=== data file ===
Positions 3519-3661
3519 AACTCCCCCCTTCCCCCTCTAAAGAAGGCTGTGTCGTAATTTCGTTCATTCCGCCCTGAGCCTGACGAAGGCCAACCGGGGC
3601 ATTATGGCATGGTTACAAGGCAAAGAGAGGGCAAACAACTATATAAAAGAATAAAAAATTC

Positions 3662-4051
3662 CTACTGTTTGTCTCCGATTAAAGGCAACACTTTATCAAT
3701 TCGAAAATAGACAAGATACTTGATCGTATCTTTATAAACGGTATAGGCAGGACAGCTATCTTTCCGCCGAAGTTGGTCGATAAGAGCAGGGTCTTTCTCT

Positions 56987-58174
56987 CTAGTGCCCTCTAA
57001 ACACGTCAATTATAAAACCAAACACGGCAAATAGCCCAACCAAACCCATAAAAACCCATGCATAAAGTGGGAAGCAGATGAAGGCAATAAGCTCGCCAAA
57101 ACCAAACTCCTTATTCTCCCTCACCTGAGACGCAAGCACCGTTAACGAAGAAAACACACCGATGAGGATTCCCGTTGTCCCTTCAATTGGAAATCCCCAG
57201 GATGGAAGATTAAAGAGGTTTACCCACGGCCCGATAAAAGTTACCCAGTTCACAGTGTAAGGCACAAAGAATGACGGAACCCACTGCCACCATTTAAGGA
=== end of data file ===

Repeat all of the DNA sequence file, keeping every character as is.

Positions 3519-3661
3519 AACTCCCCCCTTCCCCCTCTAAAGAAGGCTGTGTCGTAATTTCGTTCATTCCGCCCTGAGCCTGACGAAGGCCAACCGGGGC
3601 ATTATGGCATGGTTACAAGGCAAAGAGAGGGCAAACAACTATATAAAAGAATAAAAAATTC

Positions 3662-4051
3662 CTACTGTTTGTCTCCGATTAAAGGCAACACTTTATCAAT
3701 TCGAAAATAGACAAGATACTTGATCGTATCTTTATAAACGGTATAGGCAGGACAGCTATCTTTCCGCCGAAGTTGGTCGATAAGAGCAGGGTCTTTCTCT

Positions 56987-58174
56987 CTAGTGCCCTCTAA
57001 ACACGTCAATTATAAAACCAAACACGGCAAATAGCCCAACCAAACCCATAAAAACCCATGCATAAAGTGGGAAGCAGATGAAGGCAATAAGCTCGCCAAA
57101 ACCAAACTCCTTATTCTCCCTCACCTGAGACGCAAGCACCGTTAACGAAGAAAACACACCGATGAGGATTCCCGTTGTCCCTTCAATTGGAAATCCCCAG
57201 GATGGAAGATTAAAGAGGTTTACCCACGGCCCGATAAAAGTTACCCAGTTCACAGTGTAAGGCACAAAGAATGACGGAACCCACTGCCACCATTTAAGGA